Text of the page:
So may they be careful how they live, not as unwise, but as wise, redeeming the time, for the days are evil. So he urges them not to be foolish but to be intelligent instead. And they should not be drunk with wine for in it is debauchery. Rather let them be filled with the Spirit, and speak to one another in psalms, hymns, and spiritual songs, singing and psalming in their hearts to the Lord, giving thanks always for everything to God the Father, in the name of our Lord Jesus Christ.
Comments on 5:1-29
Little needs to be said here, for the exhortations are rather general and easy to understand. When Paul says sexual looseness, etc., should not be mentioned among them, he does not mean they should not even speak of the subject. Rather, it means that no one should be able to charge them with these things.
When he says greed is worship of idols there are two possible meanings, for Greek pleonexia means wanting more and more -- it could be more of loose sex, or more of money.
Verse 14, with its little verses "awake you who sleep. . . ." is likely to be a fragment of an old hymn or perhaps a hymn used in baptismal liturgy. In the Eastern Church it was often said in the patristic age that to be baptized is to be illumined.
"Redeeming the time" is unclear. It could mean making the best use of everything now -- but since it says the days are evil, it more likely means make the best of a world in which the influence of the principles of Satan is so strong.
Wine, he says, leads to debauchery, for much drink loosens inhibitions. Hence the Romans called the god of wine liber (the word has the root of free). He wants them to be filled with the Spirit instead of wine, and to sing in the liturgy. He probably refers to charismatic manifestations, which were common in his day.
Summary of Ephesians 5:21-33
They should be subject to one another in the fear of Christ. Wives should subject themselves to their own husbands, as to the Lord, for the man is the head of the woman, just as Christ is the head of the Church. Christ is the savior of His body, which is the Church. But as the Church is subject to Christ, similarly, the wives should be subject to their husbands in all things.
Husbands must love their wives even as Christ loved the Church and gave Himself for it, to sanctify it, cleansing it by the bath of water and the word, so He could present to Himself a glorious Church, without stain or wrinkle or anything else of the sort, so the Church might be holy and blameless. On the model of Christ, husbands should love their own wives, as they love their own bodies. For he who loves his own wife loves himself. No one ever hates his own flesh, but nourishes and warms it, as Christ does for His Church. For we are members of the body of Christ.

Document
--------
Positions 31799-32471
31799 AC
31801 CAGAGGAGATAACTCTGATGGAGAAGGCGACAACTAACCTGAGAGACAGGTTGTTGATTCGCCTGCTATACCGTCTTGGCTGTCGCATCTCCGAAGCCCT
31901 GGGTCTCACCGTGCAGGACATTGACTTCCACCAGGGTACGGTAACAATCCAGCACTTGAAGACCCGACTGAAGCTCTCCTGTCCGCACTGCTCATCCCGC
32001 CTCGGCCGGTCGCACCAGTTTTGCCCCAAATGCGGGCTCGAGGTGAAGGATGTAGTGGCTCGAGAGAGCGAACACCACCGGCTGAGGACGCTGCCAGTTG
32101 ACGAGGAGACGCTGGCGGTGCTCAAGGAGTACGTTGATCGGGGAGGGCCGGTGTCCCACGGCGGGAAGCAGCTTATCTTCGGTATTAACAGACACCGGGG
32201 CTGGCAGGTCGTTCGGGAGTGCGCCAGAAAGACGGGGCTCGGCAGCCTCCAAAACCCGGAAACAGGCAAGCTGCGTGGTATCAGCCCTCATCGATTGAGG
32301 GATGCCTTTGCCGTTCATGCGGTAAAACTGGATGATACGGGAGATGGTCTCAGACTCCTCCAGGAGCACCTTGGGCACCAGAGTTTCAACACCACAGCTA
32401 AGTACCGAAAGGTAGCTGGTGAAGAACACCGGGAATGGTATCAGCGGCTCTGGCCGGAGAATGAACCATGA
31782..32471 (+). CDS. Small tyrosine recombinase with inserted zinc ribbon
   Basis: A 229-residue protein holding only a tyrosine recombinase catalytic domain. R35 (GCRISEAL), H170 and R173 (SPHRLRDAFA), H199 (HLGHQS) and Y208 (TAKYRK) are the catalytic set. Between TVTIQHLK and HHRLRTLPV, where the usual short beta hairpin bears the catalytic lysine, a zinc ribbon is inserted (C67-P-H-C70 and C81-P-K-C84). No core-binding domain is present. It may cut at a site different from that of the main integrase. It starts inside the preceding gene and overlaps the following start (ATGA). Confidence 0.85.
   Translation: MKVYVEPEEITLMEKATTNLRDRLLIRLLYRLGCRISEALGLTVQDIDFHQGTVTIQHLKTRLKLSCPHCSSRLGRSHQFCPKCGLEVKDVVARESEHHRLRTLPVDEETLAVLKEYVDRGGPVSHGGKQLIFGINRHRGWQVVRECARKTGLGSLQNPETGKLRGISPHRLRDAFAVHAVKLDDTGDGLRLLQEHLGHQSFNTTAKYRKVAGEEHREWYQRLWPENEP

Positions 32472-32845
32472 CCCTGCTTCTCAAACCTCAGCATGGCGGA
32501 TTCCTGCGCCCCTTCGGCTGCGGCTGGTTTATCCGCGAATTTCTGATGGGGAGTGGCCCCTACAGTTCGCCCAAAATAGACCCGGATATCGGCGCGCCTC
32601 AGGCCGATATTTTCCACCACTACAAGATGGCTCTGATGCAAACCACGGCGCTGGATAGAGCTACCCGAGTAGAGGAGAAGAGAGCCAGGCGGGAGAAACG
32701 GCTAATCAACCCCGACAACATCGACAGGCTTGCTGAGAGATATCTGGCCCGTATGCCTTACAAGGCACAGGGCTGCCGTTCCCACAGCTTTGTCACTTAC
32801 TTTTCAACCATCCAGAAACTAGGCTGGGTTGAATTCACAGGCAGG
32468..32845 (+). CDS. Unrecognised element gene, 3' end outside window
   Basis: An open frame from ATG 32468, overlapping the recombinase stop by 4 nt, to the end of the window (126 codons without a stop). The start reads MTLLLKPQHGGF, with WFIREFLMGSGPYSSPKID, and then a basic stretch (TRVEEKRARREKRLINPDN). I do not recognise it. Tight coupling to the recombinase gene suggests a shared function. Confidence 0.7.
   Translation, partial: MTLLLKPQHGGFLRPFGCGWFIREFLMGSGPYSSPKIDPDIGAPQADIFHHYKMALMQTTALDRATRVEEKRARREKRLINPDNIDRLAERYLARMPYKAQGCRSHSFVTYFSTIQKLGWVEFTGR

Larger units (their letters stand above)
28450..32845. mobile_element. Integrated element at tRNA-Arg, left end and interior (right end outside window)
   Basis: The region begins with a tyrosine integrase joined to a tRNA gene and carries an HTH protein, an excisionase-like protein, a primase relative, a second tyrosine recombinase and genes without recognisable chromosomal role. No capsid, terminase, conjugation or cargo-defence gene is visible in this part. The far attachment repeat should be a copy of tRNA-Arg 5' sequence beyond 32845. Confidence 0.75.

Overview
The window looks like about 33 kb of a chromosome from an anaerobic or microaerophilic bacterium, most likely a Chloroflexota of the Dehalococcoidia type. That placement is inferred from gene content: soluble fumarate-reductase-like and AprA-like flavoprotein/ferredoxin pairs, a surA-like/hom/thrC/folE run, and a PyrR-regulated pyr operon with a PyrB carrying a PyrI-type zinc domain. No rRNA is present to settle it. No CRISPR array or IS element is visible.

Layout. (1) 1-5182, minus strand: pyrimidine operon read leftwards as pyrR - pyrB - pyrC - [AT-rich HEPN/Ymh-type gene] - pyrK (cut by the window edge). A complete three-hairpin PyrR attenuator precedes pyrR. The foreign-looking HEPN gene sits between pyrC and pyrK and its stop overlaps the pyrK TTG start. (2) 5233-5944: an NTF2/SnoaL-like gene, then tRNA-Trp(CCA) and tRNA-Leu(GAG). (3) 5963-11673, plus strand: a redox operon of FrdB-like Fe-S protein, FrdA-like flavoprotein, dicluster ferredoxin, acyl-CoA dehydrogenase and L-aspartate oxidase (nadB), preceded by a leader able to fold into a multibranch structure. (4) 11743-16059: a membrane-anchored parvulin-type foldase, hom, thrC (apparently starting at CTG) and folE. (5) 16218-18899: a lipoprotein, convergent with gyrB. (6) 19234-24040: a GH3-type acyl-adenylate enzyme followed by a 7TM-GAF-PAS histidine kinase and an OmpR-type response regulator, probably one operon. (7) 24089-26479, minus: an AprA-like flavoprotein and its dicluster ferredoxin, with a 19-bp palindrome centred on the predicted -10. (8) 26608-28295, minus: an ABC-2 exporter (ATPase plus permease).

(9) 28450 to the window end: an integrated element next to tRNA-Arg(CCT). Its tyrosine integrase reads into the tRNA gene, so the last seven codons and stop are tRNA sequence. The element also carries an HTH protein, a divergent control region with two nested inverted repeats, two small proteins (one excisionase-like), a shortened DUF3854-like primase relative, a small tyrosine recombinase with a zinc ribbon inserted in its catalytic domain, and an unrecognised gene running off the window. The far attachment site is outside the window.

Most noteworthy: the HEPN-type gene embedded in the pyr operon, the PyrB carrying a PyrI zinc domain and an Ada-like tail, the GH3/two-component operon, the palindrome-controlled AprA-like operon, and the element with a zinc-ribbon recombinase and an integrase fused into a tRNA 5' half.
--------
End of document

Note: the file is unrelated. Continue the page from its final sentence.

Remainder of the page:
So a man will leave his parents and will cleave to his wife, and they will be two in one flesh. This is a great mystery; Paul speaks in reference to Christ and the Church. Therefore each one should love his wife as he loves himself. And let the wife respect her husband.
Comments on Ephesians 5:21-33
The opening verse, 21, sets the tone of being compliant with one another. After that Paul does state clearly the subordination of wives to husbands. On this please recall the very basic comments made on the parallel passage in Colossians (3:18-19).
Paul shows by the theological framework that he is not just affirming a social custom of the time: the relation of the wife to the husband is parallel to that of the Church to Christ. He adds that Christ is the savior of His body, the Church. It is difficult to press this part of the parallel, unless we would say that Christ wills that graces flow to the wife through the husband. But it is evident that often enough in practice it is the wife who, being more religious, must help to save the soul of the husband.
But in spite of this subjection, Paul insists on a total love and devotion of the husband to the wife, the kind Christ showed in literally giving Himself for His Church.
Christ willed to make the Church clean and holy by the bath and the word -- most commentators easily agree this refers to Baptism, even though the word bath, Greek loutron is not often used in Scripture for baptism. Yet the related verb louo is used for religious washings even in secular Greek. Commentators often point out that both Greeks and Jews had a ceremonial bath for the bride before being given to her husband. This may have helped suggest the image to Paul -- but no more than a suggestion.
Paul speaks of the Church being without stain or wrinkle or any defect. This is a system as system picture, the sort of thing we saw several times in Romans, especially in chapters 7 and 8: The Church as such cannot produce anything but holiness. This does not at all deny that members, even high authorities, in the Church may be anything but holy.
Husbands should love their wives as they do their own bodies: they are two in one flesh (Gen 2:24). And both are members of the body of Christ.